The 5th ICOS Science Conference: "Tracking progress to carbon neutrality”

Hosted by the IMAU Atmospheric Physics and Chemistry Group

Overview of ICOS conference 2022 room
The ICOS conference in TivoliVredenburg (photo: Ve Kanzler)

From 13 to 15 September 2022, the IMAU Atmospheric Physics and Chemistry Group hosted the 5th Integrated Carbon Observation System (ICOS, see conference in Utrecht's TivoliVredenburg. More than 300 scientists, mostly directly involved with ICOS, attended the conference in person, and many more joined online. The overarching theme was "Tracking progress to carbon neutrality”, which nicely demonstrates the relevance and ambition of the atmospheric research community: to use atmospheric observations and modeling to detect, attribute and quantify emissions of greenhouse gases. In his opening remarks, Prof. Werner Kutsch from the ICOS Head Office reflected on the urgency of greenhouse gas reductions, even with a war ongoing in Europe, in order to reach the goals of the Paris agreement – to keep global warming well below 2ºC.

The conference program showcased the latest research on greenhouse gas emissions and their effect on regional and global climate, based on ICOS measurement and modeling infrastructure. An important development is that new satellite instruments are providing increasingly detailed information on emissions of greenhouse gases. Changes in the natural carbon cycle as a response to climate change was another emerging topic. The societal relevance of the ICOS conference is greater than ever, as evidenced by the session “Enhancing the use of greenhouse gas observation systems to inform, enable and frame policy”. From the discussions it became clear that independent verification of reported emission numbers remains necessary to ensure that reductions not only happen on paper!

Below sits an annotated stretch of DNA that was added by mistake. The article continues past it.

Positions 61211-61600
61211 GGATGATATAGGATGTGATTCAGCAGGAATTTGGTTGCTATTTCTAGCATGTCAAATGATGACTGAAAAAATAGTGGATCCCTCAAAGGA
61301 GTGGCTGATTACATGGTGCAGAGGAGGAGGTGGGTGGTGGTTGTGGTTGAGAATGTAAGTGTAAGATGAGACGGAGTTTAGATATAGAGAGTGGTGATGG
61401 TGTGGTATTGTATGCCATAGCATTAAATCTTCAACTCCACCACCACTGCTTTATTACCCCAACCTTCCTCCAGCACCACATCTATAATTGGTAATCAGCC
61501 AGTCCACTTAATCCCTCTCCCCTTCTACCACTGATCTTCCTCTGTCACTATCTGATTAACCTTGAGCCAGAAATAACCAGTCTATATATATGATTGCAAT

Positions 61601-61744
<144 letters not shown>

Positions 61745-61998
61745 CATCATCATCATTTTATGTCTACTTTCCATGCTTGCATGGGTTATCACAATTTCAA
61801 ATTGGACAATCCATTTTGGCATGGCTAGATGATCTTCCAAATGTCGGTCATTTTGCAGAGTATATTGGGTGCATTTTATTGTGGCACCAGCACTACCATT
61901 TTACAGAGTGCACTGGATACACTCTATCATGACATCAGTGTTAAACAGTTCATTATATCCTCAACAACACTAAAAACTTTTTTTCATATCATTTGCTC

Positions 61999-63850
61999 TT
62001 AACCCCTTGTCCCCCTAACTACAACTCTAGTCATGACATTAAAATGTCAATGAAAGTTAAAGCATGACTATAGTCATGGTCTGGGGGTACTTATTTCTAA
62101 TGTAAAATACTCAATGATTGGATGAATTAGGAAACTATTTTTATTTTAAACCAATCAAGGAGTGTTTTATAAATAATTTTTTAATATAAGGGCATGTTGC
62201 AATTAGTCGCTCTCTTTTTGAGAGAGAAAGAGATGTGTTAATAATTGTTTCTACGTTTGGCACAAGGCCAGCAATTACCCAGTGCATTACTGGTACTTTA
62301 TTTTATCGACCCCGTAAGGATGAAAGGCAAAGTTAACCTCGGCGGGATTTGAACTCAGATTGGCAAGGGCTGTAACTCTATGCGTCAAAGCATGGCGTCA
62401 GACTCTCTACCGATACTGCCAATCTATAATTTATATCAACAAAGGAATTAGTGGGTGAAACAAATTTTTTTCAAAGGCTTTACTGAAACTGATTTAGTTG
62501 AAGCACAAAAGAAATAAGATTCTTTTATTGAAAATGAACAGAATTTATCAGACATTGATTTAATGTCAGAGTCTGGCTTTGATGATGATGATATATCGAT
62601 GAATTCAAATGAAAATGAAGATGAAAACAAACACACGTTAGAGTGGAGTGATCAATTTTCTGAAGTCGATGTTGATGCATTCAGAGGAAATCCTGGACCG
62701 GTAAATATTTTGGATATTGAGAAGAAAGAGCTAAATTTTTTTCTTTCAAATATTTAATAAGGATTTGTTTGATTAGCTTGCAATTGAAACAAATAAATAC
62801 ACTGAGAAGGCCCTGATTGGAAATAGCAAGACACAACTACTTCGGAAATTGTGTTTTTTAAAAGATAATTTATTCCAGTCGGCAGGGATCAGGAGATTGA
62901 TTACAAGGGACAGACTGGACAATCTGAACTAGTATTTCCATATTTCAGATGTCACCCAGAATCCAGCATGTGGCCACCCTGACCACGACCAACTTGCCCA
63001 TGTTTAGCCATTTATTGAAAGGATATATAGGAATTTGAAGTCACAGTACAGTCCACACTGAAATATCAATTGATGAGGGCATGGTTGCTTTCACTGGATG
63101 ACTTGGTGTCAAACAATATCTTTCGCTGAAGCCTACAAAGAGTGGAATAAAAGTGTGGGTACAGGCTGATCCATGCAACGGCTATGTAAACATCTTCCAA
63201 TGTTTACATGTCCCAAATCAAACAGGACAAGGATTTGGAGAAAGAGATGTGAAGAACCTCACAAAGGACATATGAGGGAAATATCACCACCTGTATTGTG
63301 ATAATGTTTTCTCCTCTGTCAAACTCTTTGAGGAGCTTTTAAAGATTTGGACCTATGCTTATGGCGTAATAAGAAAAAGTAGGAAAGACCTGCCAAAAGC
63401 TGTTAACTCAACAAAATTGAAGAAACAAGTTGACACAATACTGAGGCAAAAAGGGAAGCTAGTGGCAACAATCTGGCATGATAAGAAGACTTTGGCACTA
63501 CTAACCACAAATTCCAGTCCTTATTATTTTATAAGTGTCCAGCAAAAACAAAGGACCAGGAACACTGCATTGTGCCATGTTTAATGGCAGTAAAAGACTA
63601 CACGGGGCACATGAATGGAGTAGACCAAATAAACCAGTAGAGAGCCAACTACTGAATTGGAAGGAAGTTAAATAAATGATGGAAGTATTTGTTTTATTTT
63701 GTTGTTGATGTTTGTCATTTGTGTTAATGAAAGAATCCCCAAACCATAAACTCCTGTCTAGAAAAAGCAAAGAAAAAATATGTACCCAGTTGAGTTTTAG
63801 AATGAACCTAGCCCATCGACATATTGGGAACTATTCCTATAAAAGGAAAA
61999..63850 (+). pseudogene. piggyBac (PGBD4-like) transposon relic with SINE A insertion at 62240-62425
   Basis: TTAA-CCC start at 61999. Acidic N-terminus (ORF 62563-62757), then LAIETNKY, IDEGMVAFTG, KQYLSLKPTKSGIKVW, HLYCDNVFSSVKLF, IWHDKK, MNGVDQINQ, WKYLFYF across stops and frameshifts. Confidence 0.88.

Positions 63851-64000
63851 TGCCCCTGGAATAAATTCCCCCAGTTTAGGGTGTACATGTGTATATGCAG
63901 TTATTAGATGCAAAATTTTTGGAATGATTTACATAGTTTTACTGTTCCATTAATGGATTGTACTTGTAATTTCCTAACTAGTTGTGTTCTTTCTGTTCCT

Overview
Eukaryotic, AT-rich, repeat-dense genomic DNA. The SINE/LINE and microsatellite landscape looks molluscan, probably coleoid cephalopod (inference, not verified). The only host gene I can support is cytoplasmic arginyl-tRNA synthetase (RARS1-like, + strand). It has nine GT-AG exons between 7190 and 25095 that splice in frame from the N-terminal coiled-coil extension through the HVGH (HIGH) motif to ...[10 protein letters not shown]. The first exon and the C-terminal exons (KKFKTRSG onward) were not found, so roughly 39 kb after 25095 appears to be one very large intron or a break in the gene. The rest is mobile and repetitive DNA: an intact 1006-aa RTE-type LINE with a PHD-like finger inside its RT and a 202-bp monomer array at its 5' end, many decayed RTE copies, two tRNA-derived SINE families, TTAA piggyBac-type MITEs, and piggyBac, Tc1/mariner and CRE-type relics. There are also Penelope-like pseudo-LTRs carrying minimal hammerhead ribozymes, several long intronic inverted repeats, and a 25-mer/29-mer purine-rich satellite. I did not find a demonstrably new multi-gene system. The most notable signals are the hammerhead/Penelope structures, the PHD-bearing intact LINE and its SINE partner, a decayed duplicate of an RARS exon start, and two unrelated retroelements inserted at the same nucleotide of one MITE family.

The main convener of the ICOS conference and himself a keen violinist, Thomas Röckmann, organized a special side event: the world premiere of “Temperature Music”, a composition for chamber orchestra by the Dutch composer Sem Hak. Temperature Music was performed by the Utrecht Studenten Concert (USConcert) under the conductorship of Sander Teepen in the Hertz auditorium of TivoliVredenburg. With his composition, Sem wants to raise awareness of the climate crisis and encourage climate action. “Climate change and other complex issues can be difficult for people to understand. Art is the bridge between science and people.” During the performance, climate graphics were projected on a large screen, while the music transformed the numbers into the emotional realm. With rising temperatures, the music intensified and the recent hot years were made audible by waves of sound. The end of the piece will change every time it is performed, based on the latest observed temperatures. The concert was a highlight of the ICOS conference, and in the coming months will return as a public concert in Utrecht.

The world premiere of “Temperature Music”, performed by the Utrecht Studenten Concert
The world premiere of “Temperature Music”, performed by the Utrecht Studenten Concert under the conductorship of Sander Teepen (photo: Maiju Tiiri)